The Rise of eSports: Labor Implications Involved in the Future of Riot Games and League of Legends.

By: Robert Pagan

The emergence of eSports throughout the world has brought numerous legal implications to light.  Almost overnight, individual eSports gamers have been elevated to the status of athletes, and the video games they play have become spectacles engaging enough to draw large audiences.[1]  How large of an audience are we talking about?  Well, according to ESPN, League of Legends viewership ratings in 2014 exceeded the viewership ratings of perennial U.S. sporting events such as the National Basketball Association (“NBA”) Finals and Game seven of the Major League Baseball World Series.[2]

In 2009, Riot Games launched the gaming platform known as League of Legends (“LoL”).[3]  LoL is a multiplayer online battle arena (“MOBA”) game, a relatively new gaming genre that has exploded in popularity over the past few years.[4]  In this genre, each player controls only one unit – the “hero.”[5]  Teams consist of five players competing against each other in a race to destroy the opposing team’s fortified structure at the opposite end of the map.[6]  This is very similar to other professional sports, especially basketball, where a group of five teammates (each with their own specific roles to fill) attempt to outscore the other team to claim victory.  The only two differences between the two sports are: 1) eSports has players interact virtually, with avatars taking the actions they command rather than themselves actually making the actions, unlike traditional sports where competitors are interacting physically with other competitors; and 2) eSports, unlike traditional sports, are developed and owned by individuals or single entities, not a collective set of organizations.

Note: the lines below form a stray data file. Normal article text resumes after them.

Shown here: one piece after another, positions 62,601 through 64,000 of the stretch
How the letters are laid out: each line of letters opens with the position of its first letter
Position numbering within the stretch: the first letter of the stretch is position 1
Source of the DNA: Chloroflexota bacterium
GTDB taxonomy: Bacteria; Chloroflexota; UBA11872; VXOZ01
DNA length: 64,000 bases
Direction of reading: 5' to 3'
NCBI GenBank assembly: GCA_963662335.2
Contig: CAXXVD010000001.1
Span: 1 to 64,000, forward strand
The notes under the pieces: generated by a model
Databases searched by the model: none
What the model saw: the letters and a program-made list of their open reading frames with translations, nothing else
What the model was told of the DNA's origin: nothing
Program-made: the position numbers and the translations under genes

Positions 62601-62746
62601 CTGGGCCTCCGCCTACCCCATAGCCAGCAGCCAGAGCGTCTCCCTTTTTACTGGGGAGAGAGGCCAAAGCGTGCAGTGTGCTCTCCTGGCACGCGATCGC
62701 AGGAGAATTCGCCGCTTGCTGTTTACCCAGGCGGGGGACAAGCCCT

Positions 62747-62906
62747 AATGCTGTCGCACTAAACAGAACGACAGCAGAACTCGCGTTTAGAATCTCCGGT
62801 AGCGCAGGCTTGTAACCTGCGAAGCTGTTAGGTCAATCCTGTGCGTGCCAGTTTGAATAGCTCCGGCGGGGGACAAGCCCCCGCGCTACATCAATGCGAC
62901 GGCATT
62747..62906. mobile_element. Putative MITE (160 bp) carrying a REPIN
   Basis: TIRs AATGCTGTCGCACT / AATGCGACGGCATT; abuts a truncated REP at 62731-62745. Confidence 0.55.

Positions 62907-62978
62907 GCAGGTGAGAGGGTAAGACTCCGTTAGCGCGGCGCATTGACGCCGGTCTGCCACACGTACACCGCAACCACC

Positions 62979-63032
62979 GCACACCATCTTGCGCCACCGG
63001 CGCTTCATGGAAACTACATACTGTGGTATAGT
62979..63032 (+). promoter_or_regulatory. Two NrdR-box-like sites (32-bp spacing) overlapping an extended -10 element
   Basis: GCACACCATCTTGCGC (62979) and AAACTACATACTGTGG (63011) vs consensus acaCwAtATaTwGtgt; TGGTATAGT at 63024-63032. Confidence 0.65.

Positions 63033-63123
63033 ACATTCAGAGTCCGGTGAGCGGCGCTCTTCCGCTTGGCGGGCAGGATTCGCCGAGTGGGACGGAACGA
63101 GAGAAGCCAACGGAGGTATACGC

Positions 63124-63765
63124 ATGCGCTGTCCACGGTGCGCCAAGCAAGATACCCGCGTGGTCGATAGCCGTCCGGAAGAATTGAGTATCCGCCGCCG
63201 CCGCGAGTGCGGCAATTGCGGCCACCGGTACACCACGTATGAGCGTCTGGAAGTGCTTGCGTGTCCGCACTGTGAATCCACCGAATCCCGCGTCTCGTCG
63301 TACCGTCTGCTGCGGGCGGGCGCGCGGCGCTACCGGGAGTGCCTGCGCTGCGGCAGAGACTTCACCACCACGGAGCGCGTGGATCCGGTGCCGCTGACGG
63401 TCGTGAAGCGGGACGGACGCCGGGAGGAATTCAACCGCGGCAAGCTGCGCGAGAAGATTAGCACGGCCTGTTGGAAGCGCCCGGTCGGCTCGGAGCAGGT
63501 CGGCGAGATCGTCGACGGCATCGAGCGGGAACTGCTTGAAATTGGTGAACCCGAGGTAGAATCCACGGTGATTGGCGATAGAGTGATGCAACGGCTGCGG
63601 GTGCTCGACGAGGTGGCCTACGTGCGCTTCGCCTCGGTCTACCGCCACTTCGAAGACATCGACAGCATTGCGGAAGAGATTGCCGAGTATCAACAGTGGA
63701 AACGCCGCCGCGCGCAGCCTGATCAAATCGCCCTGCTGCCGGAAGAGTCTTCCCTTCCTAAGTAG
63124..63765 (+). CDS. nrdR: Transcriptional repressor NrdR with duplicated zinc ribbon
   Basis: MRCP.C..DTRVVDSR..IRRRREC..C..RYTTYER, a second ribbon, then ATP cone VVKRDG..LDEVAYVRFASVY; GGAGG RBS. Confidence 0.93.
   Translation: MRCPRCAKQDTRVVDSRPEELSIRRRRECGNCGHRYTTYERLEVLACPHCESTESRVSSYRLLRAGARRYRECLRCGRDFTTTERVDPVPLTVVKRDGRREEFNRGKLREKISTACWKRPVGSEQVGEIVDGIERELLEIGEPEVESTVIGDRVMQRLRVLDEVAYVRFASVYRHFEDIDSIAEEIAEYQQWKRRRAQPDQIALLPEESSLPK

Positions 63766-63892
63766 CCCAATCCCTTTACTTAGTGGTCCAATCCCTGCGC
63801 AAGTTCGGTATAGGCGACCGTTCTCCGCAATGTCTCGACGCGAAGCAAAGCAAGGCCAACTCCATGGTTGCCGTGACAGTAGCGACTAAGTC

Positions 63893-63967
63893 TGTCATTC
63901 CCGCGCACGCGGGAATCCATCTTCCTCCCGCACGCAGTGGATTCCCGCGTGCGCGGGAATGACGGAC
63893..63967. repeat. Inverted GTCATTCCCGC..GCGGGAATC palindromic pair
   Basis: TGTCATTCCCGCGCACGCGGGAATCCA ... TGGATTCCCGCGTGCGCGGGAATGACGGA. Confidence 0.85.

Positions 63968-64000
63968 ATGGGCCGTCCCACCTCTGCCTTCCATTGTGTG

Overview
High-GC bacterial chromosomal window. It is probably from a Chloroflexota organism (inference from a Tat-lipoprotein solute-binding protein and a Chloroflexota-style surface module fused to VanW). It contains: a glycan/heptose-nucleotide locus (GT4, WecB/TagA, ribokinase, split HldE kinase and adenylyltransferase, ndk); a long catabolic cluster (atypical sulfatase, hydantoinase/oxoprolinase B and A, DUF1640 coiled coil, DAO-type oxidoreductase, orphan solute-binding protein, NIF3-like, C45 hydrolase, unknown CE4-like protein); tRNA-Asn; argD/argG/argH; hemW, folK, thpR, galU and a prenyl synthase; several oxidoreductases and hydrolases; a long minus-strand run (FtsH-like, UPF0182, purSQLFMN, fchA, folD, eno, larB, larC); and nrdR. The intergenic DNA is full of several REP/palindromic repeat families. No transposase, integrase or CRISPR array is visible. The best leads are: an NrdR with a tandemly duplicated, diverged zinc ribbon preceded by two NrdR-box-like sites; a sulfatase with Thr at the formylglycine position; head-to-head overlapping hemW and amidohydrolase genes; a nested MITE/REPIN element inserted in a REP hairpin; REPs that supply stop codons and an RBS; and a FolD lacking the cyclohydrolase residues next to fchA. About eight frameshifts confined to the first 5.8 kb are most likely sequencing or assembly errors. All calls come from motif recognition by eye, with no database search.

LoL is already the most popular PC game in the world and well on its way to becoming the most popular video game ever played.[7]  Last we heard, the game had twenty-seven million daily players, with sixty-seven million unique monthly users, making it far and away the biggest game in the world.[8]  Near the end of 2014, Microsoft[9] and Sony[10] each announced that they will launch eSports leagues.  If the recent popularity of eSports can cross into console-gaming—video-gaming that takes place on a console such as an Xbox or Playstation—that will open still another market for viewership.[11]

LoL has reached a mainstream level unimagined by developers of the game.  As its developer, Riot Games has seen an unanticipated increase in revenue across all platforms, including in-game purchases, merchandise, viewership revenue, and sponsorship.  Even Coca-Cola has entered the mix.[12]  Commenting on Coca-Cola’s recent partnership with LoL in an online article on The Daily Dot, Matt Wolf, Coca-Cola’s global head of gaming, said, “eSports is at a point now where the company feels like it’s time to move into the industry.  There are several signs that show that this is real it’s sustainable, and the growth is astronomical.”

But what does all this revenue mean for the players?  Professional LoL income comes mainly from streaming, sponsor endorsements, and  Riot.[13]  Whether a player is classified as an employee or independent contractor for their respective teams is a significant distinction, considering each classification has its own legal consequences.[14]